Skip to content

Advertisement

  • Meeting abstract
  • Open Access

2051 LV reverse remodeling imparted by aortic valve replacement for severe aortic stenosis; is it durable? A cardiovascular MRI study sponsored by the American Heart Association

  • 1,
  • 1,
  • 1,
  • 1,
  • 1,
  • 1,
  • 1 and
  • 1
Journal of Cardiovascular Magnetic Resonance200810 (Suppl 1) :A320

https://doi.org/10.1186/1532-429X-10-S1-A320

  • Published:

Keywords

  • Aortic Stenosis
  • Aortic Valve Replacement
  • Severe Aortic Stenosis
  • Afterload Reduction
  • Robust Suppression

Background

In patients with severe aortic stenosis (AS), long-term data tracking surgically induced beneficial effects of afterload reduction on reverse LV remodeling are not available. Echocardiographic data is available short term, but in limited fashion beyond one year. Cardiac MRI (CMR) offers the ability to track changes in LV metrics with small numbers due to its inherent high spatial resolution and low variability. Following aortic valve replacement (AVR) for severe aortic stenosis there is initially marked improvement in many LV reverse remodeling metrics. The durability for such observations is explored.

Hypothesis

We hypothesize that progressive changes following aortic valve replacement (AVR) are detectable by CMR and changes in LV structure and function, triggered by AVR, continue for an extended period following AVR.

Methods

Ten patients (67 ± 12 yrs, 6 female) with severe, but compensated, AS underwent CMR pre-AVR and post AVR at 6 ± 2 mo, 1 yr ± 2 mo, and up to 4 yrs ± 5 mo. LV mass index (LVMI), LV geometry, volumetrics and EF were measured (GE, EXCITE 1.5 T, Milwaukee, WI). A Kruskall-Wallis one-way ANOVA was performed.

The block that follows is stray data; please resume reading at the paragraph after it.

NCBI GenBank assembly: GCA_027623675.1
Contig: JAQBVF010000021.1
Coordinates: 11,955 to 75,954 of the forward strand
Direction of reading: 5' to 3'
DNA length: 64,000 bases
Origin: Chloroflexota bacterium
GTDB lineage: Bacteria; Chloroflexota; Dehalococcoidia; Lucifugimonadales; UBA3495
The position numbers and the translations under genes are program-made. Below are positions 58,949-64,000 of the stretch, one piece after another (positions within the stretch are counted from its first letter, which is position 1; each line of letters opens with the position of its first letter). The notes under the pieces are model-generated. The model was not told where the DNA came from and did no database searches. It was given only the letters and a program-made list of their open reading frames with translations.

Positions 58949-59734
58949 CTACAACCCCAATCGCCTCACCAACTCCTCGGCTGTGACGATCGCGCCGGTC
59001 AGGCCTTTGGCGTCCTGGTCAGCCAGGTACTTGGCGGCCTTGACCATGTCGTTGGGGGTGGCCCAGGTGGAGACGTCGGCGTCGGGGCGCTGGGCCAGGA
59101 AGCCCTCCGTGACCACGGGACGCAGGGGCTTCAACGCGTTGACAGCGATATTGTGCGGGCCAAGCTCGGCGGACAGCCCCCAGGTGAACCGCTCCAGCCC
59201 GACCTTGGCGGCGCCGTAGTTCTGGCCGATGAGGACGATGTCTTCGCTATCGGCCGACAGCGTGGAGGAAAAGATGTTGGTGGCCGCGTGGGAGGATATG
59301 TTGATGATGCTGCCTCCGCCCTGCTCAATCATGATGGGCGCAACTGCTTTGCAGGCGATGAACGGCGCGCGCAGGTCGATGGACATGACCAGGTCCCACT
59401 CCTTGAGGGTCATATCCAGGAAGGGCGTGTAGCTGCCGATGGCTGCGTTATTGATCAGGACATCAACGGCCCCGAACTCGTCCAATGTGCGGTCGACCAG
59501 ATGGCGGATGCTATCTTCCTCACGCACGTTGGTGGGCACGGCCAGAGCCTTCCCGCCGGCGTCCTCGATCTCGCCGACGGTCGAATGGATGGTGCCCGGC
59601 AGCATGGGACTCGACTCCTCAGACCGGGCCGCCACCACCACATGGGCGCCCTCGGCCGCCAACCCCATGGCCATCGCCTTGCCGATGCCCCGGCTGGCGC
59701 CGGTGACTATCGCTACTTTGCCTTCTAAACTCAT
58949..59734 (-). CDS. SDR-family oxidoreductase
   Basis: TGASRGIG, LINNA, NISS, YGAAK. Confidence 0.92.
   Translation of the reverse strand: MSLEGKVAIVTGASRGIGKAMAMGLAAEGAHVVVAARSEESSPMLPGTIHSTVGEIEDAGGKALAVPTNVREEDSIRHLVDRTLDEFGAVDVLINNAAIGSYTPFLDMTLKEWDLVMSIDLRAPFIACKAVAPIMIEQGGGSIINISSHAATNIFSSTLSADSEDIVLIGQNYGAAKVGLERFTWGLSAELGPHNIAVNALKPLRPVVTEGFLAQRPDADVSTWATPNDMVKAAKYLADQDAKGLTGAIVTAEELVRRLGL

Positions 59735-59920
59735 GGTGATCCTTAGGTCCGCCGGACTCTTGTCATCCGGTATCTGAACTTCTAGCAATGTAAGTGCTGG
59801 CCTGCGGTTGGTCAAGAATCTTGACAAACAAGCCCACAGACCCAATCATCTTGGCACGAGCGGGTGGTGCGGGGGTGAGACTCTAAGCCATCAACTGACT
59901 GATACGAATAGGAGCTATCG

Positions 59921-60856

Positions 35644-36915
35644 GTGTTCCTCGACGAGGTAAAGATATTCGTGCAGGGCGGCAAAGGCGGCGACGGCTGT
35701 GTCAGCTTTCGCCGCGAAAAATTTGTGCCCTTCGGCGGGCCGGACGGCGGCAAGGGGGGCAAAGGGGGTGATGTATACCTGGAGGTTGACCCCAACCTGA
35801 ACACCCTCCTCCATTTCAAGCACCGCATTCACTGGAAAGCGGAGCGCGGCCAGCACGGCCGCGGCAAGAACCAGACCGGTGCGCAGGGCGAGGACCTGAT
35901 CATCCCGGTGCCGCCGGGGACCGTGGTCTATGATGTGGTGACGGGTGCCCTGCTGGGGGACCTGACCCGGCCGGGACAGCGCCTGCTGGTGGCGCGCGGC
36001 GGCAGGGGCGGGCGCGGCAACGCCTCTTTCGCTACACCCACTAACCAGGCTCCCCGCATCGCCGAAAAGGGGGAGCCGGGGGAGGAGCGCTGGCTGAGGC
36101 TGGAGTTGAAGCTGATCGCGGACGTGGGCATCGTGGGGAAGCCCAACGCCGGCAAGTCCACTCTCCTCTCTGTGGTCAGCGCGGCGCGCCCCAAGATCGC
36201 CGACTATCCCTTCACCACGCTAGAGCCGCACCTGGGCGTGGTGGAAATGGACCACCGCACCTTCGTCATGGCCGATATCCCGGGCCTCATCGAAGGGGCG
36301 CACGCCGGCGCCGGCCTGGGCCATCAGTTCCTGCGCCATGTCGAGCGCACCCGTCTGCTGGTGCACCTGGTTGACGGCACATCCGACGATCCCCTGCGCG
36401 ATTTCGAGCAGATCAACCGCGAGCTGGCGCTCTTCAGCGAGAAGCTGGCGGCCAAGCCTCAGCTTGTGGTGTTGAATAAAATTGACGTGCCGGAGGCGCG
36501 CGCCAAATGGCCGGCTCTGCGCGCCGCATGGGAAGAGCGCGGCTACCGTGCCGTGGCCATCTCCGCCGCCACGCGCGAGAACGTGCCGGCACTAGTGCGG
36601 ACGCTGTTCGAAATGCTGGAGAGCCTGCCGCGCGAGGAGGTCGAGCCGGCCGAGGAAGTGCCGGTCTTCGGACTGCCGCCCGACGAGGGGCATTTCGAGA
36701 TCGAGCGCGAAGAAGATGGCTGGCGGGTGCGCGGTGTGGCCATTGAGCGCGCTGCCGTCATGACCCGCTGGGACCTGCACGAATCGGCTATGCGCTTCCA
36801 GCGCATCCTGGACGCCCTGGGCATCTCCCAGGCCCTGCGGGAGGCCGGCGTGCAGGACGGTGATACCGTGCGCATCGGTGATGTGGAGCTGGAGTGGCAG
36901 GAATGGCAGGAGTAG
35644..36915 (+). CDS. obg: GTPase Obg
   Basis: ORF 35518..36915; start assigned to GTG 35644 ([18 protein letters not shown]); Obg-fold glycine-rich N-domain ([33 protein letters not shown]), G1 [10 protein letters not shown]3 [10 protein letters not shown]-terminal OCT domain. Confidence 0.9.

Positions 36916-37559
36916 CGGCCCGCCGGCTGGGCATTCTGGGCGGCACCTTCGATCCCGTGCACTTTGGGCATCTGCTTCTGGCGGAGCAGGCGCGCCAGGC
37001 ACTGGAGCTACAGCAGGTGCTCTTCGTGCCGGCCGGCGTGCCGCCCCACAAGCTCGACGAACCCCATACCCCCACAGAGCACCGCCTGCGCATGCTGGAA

Results

All 10 pts survived AVR and underwent CMR at up to the 4-year time point (40 total time points). LVMI markedly decreased at 6 months (157 ± 42 to 134 ± 32 g/m2, p < 0.005) and continued to trend down at 4 yrs (127 ± 32 g/m2). Similarly, EF increased pre to post AVR (55 ± 22 to 65 ± 11%, (p < 0.05)) and continued trending upward, remaining stable at years 1–4 (66 ± 11 vs. 65 ± 9%). LVEDV index, initially high pre AVR, normalized post AVR (83 ± 30 to 68 ± 11 ml/m2, p < 0.05) trending even lower by yr 4 (66 ± 10 ml/m2). LV stroke volume increased rapidly from pre to post AVR (40 ± 11 to 44 ± 7 ml) continuing to increase at 4 yrs (49 ± 14 ml, p = 0.3). Most importantly, LVMI/volume, a 3D measure of LV geometry, remained unchanged initially but over 4 yrs markedly improved (1.07 ± 0.2 to 0.94 ± 0.24, p < 0.05) all paralleling improvements in NYHA (3.2 ± 1.0 to 1.5 ± 1.1, p < 0.05).

Conclusion

After the initial beneficial effects imparted by AVR in severe AS patients, there are, as expected, marked improvements in LV reverse remodeling. We have shown, via CMR, that surgically induced benefits to LV structure and function, including favorable alterations in LV geometry, are durable and, unexpectedly, show continued improvement through 4 years post-AVR concordant with sustained improved clinical status. This supports down regulation of both mRNA and MMP activity acutely with robust suppression long term.

Authors’ Affiliations

(1)
Allegheny General Hospital, The Gerald McGinnis Cardiovascular Institute, Pittsburgh, PA, USA

Copyright

Advertisement